Psychologist Sonja Lyubomirsky calls forgiveness “a shift in thinking” toward someone who has wronged you, “such that your desire to harm that person has decreased and your desire to do him good (or to benefit your relationship) has increased.” Forgiveness, at a minimum, is a decision to let go of the desire for revenge and ill-will toward the person who wronged you. It may also include feelings of goodwill toward the other person. Forgiveness is also a natural resolution of the grief process, which is the necessary acknowledgment of pain and loss.
The process of forgiveness can be a liberating experience. Interestingly, forgiveness can only occur because we have been given the gift of the ability to make choices. We have the choice to forgive or not to forgive and no one can force us to do either. Conversely, if we want to forgive someone no one can stop us no matter how poorly they may act. This ability to forgive is a manifestation of the personal control we have over our lives. It is nice to reflect upon and feel the respect that we have been given to be able to make such profound choices.
What forgiveness is not?
Forgiveness is not the same as reconciliation. Forgiveness is one person’s inner response to another’s perceived injustice. Reconciliation is two people coming together in mutual respect. Reconciliation requires both parties working together. Forgiveness is something that is entirely up to you. Although reconciliation may follow forgiveness, it is possible to forgive without re-establishing or continuing the relationship.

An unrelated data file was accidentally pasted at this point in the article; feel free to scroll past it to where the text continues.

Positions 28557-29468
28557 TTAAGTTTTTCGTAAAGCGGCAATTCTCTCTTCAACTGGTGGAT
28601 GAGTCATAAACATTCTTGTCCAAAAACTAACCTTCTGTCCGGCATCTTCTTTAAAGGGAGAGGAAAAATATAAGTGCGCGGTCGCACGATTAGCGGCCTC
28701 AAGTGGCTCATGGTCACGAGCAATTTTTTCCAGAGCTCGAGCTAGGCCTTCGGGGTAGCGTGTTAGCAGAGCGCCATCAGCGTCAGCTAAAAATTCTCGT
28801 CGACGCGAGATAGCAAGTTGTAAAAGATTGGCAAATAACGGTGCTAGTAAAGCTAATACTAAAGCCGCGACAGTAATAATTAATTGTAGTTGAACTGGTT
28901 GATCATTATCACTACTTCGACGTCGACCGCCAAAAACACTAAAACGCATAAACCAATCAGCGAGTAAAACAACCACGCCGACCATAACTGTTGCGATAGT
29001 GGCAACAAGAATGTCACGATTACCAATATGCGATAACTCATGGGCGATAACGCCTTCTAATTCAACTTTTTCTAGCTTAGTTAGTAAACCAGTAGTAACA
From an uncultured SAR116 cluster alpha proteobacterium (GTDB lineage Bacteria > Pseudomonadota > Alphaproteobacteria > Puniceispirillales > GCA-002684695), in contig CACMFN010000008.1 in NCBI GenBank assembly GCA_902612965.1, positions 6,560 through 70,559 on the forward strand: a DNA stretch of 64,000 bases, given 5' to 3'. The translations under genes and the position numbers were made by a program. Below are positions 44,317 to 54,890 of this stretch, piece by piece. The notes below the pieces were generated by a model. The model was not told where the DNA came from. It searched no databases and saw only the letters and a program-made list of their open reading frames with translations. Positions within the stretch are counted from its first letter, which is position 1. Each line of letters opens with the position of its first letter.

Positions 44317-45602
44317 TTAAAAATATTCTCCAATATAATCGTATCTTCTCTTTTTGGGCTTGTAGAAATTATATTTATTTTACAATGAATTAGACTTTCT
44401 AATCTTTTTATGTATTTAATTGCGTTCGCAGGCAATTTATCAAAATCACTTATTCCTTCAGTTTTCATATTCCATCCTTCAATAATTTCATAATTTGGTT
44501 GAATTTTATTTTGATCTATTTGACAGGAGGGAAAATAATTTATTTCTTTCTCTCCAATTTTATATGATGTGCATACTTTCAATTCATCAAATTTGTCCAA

Forgiveness is not forgetting. “Forgive and forget” seem to go together. However, the process of forgiving involves acknowledging to yourself the wrong that was done to you, reflecting on it, and deciding how you want to think about it. Focusing on forgetting a wrong might lead to denying or suppressing feelings about it, which is not the same as forgiveness.
Forgiveness is not justice. It is certainly easier to forgive someone who sincerely apologizes and makes amends. However, justice—which may include acknowledgment of the wrong, apologies, punishment, restitution, or compensation—is separate from forgiveness.
Benefits of forgiving:
Experts say that forgiving those who have wronged us helps lower blood pressure, cholesterol, and heart rate. One study found that forgiveness is associated with improved sleep quality, which has a strong effect on health. And Duke University researchers report a strong correlation between forgiveness and strengthened immunity among HIV-positive patients. The benefits aren’t just limited to the physical, either: Letting go of old grudges reduces levels of depression, anxiety, and anger. People who forgive tend to have better relationships, feel happier and more optimistic, and overall, and enjoy better psychological well-being.
Willing Ways, Islamabad